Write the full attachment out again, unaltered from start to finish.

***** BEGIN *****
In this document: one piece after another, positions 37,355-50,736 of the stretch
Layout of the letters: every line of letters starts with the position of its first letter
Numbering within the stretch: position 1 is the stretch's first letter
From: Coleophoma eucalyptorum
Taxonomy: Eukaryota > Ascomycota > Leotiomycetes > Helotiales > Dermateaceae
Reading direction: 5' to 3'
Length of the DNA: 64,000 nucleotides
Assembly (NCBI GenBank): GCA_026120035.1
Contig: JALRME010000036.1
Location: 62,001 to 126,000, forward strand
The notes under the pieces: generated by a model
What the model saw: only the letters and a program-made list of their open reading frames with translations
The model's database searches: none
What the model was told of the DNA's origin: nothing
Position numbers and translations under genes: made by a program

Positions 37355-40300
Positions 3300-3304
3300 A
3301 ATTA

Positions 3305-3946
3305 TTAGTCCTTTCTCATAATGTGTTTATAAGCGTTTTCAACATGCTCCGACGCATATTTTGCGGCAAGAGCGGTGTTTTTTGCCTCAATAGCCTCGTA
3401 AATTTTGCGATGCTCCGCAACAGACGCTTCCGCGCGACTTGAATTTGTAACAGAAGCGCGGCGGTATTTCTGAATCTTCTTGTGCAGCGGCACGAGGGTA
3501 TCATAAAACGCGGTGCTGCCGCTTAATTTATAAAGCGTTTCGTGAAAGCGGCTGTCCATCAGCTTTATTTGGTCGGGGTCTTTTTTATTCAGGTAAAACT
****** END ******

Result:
In this document: one piece after another, positions 37,355-50,736 of the stretch
Layout of the letters: every line of letters starts with the position of its first letter
Numbering within the stretch: position 1 is the stretch's first letter
From: Coleophoma eucalyptorum
Taxonomy: Eukaryota > Ascomycota > Leotiomycetes > Helotiales > Dermateaceae
Reading direction: 5' to 3'
Length of the DNA: 64,000 nucleotides
Assembly (NCBI GenBank): GCA_026120035.1
Contig: JALRME010000036.1
Location: 62,001 to 126,000, forward strand
The notes under the pieces: generated by a model
What the model saw: only the letters and a program-made list of their open reading frames with translations
The model's database searches: none
What the model was told of the DNA's origin: nothing
Position numbers and translations under genes: made by a program

Positions 37355-40300
Positions 3300-3304
3300 A
3301 ATTA

Positions 3305-3946
3305 TTAGTCCTTTCTCATAATGTGTTTATAAGCGTTTTCAACATGCTCCGACGCATATTTTGCGGCAAGAGCGGTGTTTTTTGCCTCAATAGCCTCGTA
3401 AATTTTGCGATGCTCCGCAACAGACGCTTCCGCGCGACTTGAATTTGTAACAGAAGCGCGGCGGTATTTCTGAATCTTCTTGTGCAGCGGCACGAGGGTA
3501 TCATAAAACGCGGTGCTGCCGCTTAATTTATAAAGCGTTTCGTGAAAGCGGCTGTCCATCAGCTTTATTTGGTCGGGGTCTTTTTTATTCAGGTAAAACT